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Iowa Responds To Influx Of Refugees With Job Training And Support Services

A bridge in Des Moines, Iowa, where a new program is trying to connect refugees coming into the city with jobs.

CREDIT: Flickr user Jason Mrachina.

AmeriCorps and Iowa refugee groups partnered back in September to create RefugeeRISE, an organization dedicated to leveraging resources to better train refugees and help build the workforce in Iowa.

The group’s acronym name stands for rebuild, integrate, serve and empower. And that’s what the group is attempting to do with the refugees coming to the United States looking for jobs.

While many believe that refugees that come to the United States are ultimately a drain on the economy, the reality is that the large majority (75 percent) of refugees find work within six months and that those who have accesses to services like RefugeeRISE are much more likely to become self-sufficient even faster.

The job program pairs one native English speaker with a refugee to help provide services, education, training and self-sufficiency counseling.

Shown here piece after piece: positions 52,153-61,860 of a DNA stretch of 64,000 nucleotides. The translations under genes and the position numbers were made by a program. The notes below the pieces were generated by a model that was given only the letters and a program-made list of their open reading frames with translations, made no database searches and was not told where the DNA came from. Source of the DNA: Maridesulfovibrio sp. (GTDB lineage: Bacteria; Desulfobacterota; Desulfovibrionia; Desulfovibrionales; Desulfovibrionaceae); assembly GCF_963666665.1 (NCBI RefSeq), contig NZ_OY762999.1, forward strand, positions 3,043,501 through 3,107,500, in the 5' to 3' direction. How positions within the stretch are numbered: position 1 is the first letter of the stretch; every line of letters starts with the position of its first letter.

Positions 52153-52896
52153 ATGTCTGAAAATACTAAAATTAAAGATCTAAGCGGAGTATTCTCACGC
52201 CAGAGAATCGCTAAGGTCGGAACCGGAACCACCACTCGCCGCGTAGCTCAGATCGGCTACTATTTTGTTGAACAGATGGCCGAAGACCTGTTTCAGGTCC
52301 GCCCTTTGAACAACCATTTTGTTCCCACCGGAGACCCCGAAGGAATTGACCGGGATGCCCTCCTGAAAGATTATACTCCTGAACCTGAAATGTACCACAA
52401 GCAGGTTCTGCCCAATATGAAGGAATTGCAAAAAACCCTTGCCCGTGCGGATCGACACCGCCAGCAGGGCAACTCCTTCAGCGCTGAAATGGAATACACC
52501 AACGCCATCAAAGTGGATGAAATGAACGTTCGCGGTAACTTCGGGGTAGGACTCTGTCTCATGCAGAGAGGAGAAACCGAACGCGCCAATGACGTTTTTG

“This is a huge population who are willing to work hard, raise families, build homes and set down roots in Iowa,” Amy Doyle, supervisor for RefugeeRISE in Des Moines, told the Des Moines Register. “Why would we not want to give them the assistance they need?”

The program started back in September in Des Moines, Waterloo and Marshalltown, Iowa after the Reader’s Watchdog ran a five-part series on the struggles that the state’s growing Burmese population faces. The series described 7,000 Burmese refugees who had resettled in Iowa and started working for the meatpacking and food processing industries, among other fields. They faced increased challenges when the funding and services for refugees were slashed last year.

A bill pending at the Iowa legislature this year would provide $350,000 in state money and an additional $650,000 in federal matching money in order keep the job program going. A sponsor of the bill, Senator Janet Petersen said that the Iowa Senate already approved funding but that the House had yet to act on it.

“I’m hopeful,” Petersen told the Register. “Refugees have been coming in force to the Statehouse this year and letters have been pouring in. But all the [state agency] budgets are going to be tight.”

According to a report by UNHCR, the large majority of Syrian refugees (50.3 percent) in the United States, United Nations and other Western nations are female and an even higher majority (51.2 percent) are children under the age of 17. Nearly 40 percent of the population are under the age of 11. Women and children under the age of 17 make up 76.6 percent of Syrian refugees, despite a common misconception that the majority of Syrian refugees are men of fighting age.

Alexandra Kilpatrick is a reporter with Generation Progress.

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